One expert who studies the depths of glaciers is Ohio State University professor Lonnie Thompson, winner of this year’s U.S. National Medal of Science and a member of the ice core paleoclimate research group at Ohio State’s Byrd Polar Research Center.

Thompson points out that accumulated ice, like the rings of a redwood tree, provides a window into history and serves as an early-warning system for global climate change.

He has been watching the world’s largest tropical ice cap—Quelccaya, in the department of Cusco, Peru—shrink since 1974, threatening one of the world’s best prehistoric climate records.

“Glaciers preserve a high-resolution temporal record of the past,” says Thompson. “Ice is the best recorder we have.” (See Q&A, this issue.)

When Thompson began studying Andean glaciers as a graduate student in 1979, the technology for drilling ice cores did not yet exist. He pioneered the use of portable, solar-powered equipment that could be hauled to the edge of the glacier on pack horses and then carried to the drilling site on foot.

He took the first core sample from Quelccaya in 1983 and a second in 2003. During the intervening decades, technology improved and his team expanded its range. The Byrd Polar Research Center now stores core samples of ice from glaciers around the world.

The samples contain detailed information about the history of climate and environment, but the technology for teasing the information out of the ice is still in its infancy.

“The first pioneers [of ice-core research] have just died,” Thompson says. “It’s a very young field and we’re just (now) learning new techniques.”

A crucial challenge for researchers is to take core samples from key glaciers and store them before the glaciers melt so they will be available when more superior analytical methods and technology are developed.

Glacial ice already is yielding valuable information, however. Scientists can determine annual precipitation from a glacier’s accumulated layers. The presence of dust indicates drought or volcanic eruptions, while pollen grains can signal changes in vegetation.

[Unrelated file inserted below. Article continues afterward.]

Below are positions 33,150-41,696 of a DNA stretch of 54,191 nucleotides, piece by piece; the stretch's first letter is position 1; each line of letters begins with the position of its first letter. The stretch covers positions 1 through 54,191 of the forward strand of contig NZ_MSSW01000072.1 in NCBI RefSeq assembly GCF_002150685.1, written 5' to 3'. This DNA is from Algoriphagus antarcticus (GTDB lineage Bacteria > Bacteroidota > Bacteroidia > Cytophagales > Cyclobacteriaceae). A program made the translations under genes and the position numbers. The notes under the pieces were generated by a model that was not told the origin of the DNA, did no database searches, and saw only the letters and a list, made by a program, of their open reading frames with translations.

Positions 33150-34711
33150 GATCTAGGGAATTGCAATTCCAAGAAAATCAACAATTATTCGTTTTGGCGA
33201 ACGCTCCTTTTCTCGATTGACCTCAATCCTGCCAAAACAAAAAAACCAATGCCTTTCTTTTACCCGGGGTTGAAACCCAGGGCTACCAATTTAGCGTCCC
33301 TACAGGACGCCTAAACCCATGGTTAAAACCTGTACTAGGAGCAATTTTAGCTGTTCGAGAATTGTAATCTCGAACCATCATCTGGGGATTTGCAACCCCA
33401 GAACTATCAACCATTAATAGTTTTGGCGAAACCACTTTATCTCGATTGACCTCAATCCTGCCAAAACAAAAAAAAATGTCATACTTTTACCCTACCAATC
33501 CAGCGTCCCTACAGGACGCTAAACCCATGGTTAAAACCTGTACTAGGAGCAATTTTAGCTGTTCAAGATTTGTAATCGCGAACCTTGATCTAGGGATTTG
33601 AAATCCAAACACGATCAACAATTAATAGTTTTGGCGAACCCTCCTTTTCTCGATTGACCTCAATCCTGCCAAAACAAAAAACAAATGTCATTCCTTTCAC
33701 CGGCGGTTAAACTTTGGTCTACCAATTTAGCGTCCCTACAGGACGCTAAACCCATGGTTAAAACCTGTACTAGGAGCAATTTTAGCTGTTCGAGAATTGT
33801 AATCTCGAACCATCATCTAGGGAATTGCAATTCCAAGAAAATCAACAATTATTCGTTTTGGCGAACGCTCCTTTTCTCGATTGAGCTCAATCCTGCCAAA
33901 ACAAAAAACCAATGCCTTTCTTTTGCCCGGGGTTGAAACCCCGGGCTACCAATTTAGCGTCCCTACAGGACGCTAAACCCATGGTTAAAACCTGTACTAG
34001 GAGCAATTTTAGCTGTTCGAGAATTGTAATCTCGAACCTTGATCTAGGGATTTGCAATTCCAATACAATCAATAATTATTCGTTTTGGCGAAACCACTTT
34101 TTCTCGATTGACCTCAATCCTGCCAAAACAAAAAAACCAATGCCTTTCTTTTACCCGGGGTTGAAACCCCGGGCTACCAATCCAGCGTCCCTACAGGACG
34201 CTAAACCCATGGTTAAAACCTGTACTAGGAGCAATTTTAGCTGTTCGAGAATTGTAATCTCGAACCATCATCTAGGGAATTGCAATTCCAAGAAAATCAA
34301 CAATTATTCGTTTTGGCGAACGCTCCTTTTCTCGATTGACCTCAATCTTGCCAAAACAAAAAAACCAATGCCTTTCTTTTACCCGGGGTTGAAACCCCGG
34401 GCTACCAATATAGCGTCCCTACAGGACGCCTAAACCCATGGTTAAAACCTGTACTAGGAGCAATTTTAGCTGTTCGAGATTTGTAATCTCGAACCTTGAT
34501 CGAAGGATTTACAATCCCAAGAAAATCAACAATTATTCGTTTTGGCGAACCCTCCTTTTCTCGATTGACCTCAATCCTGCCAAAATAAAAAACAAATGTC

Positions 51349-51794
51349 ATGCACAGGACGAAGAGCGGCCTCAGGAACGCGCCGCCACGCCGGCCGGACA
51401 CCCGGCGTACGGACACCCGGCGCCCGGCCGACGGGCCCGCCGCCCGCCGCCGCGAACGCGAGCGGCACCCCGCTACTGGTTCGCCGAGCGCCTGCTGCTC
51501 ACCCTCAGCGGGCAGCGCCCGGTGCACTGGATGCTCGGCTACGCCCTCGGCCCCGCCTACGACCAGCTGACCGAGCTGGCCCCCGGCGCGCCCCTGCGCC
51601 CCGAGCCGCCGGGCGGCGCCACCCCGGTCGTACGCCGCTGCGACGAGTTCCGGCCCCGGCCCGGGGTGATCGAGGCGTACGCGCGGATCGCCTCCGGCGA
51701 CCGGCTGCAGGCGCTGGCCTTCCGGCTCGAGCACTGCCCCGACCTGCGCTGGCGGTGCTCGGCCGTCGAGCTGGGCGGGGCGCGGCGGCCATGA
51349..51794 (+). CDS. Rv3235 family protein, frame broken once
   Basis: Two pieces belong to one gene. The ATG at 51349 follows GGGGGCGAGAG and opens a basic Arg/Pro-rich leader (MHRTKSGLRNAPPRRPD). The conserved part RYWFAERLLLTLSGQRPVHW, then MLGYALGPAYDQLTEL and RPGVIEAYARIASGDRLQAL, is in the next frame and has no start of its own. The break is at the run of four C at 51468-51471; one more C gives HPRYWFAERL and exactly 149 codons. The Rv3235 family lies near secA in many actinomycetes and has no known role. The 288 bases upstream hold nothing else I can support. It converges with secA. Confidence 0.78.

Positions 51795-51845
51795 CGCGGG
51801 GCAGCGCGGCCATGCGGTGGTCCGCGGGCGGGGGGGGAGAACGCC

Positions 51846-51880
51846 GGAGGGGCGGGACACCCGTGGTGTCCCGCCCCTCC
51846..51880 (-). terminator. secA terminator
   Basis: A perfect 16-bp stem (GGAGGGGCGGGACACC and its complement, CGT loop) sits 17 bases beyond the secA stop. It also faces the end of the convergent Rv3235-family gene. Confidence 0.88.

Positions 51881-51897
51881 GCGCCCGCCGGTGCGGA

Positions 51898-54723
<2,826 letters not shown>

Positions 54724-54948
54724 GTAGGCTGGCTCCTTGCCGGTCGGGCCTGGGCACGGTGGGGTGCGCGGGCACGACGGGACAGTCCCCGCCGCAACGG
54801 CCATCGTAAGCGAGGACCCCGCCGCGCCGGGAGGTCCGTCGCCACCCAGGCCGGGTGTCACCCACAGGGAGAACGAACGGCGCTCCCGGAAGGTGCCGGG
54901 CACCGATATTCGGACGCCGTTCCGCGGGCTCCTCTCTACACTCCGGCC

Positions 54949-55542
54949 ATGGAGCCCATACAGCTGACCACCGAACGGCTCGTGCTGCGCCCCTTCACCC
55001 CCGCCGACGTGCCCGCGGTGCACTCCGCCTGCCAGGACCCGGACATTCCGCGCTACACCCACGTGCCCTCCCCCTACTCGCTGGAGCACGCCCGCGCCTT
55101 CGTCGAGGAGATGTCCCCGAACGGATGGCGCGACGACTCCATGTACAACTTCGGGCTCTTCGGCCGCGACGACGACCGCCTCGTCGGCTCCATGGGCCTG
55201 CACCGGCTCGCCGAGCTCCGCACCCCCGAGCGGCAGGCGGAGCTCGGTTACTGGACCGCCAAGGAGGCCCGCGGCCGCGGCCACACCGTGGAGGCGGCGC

Oxygen isotopes reveal temperature, with the ratio of O18 to O16 isotopes increasing as the temperature rises. As a result, ice cores provide a record of El Niño events and changes in sea-surface temperature.

Meanwhile, air bubbles that have become trapped in the glacial ice provide the only record of the evolving composition of the world’s atmosphere over thousands of years. By analyzing this air, scientists can determine “the past concentration of greenhouse gases and the natural changes in greenhouse gases,” Thompson says. “You can measure oxygen, carbon dioxide and methane [from] long before human beings were a factor.”

Confirming human role

Comparing those measurements with figures from the years since the Industrial Revolution, he say, scientists have been able to confirm the human impact on climate change.

The ice cores read like a history book. The “little ice age”—four or five centuries that ended in the mid-19th century—shows up in samples from Quelccaya and other places in the Andes, as does the so-called medieval warm period that preceded it.